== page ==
In the 1930s, the aerodrome may have moved further along Canewdon Road in Ashingdon. Some people say that it was moved by expanding into the larger adjacent field. Others say that it may have been at two separate locations in that road and others deny both suggestions and say that it was only ever at one place in Canewdon Road. The aerodrome was called Canute Aero Park, after King Canute the Great, as well as being called Ashingdon Aerodrome.
Ashingdon was the home of an aero club called "Aero 8", also home to the Essex Aviation Company, Premier Aviation and the Southend Flying Club. Many types of aircraft were designed, developed, built, flight tested and modified there, but many other types simply flew in and out of Ashingdon as a home base, way point or destination. Henri Mignet, the French designer of the Mignet HM.14 Pou du Ciel ("Flying Flea") used to visit Ashingdon for business with Aero 8 at Canute Aero Park, because they were one of the largest producers and developers of the Pou du Ciel. Aero 8's higher-powered and modified version was called "Super Pou". Several air shows took place in Ashingdon at the Canute Aero Park aerodrome. They were attended by thousands of visitors and scores of flying enthusiasts who flew in their aircraft. Later, the aerodrome moved to Ashingdon Road, then to Dalys Road, Rochford, where it was still called "Ashingdon Aerodrome". One Aero 8 Pou du Ciel ("Flying Flea") was called "Fleeing Fly".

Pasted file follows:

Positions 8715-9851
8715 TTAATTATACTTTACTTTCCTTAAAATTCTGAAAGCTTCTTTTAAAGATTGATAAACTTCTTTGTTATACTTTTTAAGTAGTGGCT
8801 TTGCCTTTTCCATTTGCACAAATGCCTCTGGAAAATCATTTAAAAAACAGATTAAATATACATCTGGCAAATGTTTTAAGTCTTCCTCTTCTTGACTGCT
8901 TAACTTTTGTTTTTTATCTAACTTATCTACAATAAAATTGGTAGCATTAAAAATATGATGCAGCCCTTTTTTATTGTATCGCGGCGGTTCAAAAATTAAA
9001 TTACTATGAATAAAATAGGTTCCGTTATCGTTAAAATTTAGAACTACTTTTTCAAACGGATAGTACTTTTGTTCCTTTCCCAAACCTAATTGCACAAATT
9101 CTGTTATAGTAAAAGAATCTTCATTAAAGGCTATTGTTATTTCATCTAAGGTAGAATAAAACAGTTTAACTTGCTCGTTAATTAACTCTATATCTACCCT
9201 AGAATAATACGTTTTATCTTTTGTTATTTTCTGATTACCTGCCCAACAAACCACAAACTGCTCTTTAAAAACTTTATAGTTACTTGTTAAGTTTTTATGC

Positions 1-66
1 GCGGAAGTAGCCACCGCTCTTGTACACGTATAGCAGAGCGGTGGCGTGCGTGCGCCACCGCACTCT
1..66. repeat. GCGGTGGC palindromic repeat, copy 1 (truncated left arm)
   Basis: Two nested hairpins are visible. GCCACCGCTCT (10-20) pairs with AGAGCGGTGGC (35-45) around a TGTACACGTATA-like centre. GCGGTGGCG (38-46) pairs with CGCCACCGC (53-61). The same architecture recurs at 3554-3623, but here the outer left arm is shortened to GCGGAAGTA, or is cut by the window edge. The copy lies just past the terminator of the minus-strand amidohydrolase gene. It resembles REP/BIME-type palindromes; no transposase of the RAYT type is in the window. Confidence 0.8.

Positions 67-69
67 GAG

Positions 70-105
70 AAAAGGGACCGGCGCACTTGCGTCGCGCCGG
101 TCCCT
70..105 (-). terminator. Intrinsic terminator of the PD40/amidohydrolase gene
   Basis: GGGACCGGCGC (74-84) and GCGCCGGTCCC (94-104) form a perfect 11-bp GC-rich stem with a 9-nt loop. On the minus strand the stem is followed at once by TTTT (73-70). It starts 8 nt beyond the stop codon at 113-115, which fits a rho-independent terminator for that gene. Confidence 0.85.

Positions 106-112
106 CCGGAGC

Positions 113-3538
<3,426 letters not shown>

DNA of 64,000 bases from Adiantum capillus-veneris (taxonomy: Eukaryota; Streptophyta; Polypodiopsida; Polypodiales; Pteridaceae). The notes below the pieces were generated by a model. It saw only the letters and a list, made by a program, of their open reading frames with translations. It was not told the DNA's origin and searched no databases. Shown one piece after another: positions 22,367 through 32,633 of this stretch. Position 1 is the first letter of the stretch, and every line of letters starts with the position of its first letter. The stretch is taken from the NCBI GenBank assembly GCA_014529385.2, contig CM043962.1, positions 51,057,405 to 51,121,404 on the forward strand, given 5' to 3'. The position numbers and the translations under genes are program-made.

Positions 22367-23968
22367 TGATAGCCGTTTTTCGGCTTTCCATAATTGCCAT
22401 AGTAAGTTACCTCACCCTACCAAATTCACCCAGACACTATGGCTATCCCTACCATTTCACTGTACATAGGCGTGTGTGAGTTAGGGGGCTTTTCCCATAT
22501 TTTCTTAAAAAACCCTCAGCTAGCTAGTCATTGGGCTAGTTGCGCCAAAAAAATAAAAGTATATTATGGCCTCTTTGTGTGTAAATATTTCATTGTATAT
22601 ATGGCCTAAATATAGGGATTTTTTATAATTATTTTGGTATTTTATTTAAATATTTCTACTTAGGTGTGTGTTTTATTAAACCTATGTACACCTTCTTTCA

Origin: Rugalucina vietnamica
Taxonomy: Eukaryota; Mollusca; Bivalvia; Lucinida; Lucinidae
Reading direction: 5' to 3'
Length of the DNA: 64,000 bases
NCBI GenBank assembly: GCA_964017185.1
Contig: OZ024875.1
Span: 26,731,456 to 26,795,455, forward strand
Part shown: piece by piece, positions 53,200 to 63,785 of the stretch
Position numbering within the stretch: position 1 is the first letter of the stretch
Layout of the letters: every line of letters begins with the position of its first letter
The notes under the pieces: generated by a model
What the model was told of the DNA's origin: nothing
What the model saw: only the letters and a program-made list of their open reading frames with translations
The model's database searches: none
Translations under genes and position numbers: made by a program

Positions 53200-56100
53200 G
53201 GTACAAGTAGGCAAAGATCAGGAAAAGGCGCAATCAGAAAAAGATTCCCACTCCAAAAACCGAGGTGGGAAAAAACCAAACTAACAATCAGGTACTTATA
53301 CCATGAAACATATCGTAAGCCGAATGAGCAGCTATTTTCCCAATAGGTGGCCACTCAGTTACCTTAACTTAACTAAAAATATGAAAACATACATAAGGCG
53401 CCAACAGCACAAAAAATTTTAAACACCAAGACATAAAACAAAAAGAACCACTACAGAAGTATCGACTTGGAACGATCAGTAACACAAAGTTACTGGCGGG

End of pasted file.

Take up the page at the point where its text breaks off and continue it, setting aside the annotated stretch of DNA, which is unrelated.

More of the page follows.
On 20 June 1936, a DeHavilland biplane - a DH60X Moth, G-EBRT took off from Ashingdom Aerodrome in Canewdon Road and failed to gain sufficient altitude to fly over Ashingdon Minster on Ashingdon Hill. It crashed into the tall dense trees surrounding the churchyard and it came stuck intact in the branches at a height of about 30 feet above ground. The pilot was not injured and he climbed down the tree to firm ground.
Some people in the village say that a "Flying Flea" also crashed into the churchyard trees.
Eventually, Southend Municipal Airport opened on the old Royal Flying Corps/RAF base and all flying moved to the new airport by the late 1930s. Soon it reverted to military use as RAF Rochford and it became a Battle of Britain RAF base as well as a pilot training airfield. After the Second World War, RAF Rochford became a civil airport again, now called London Southend Airport.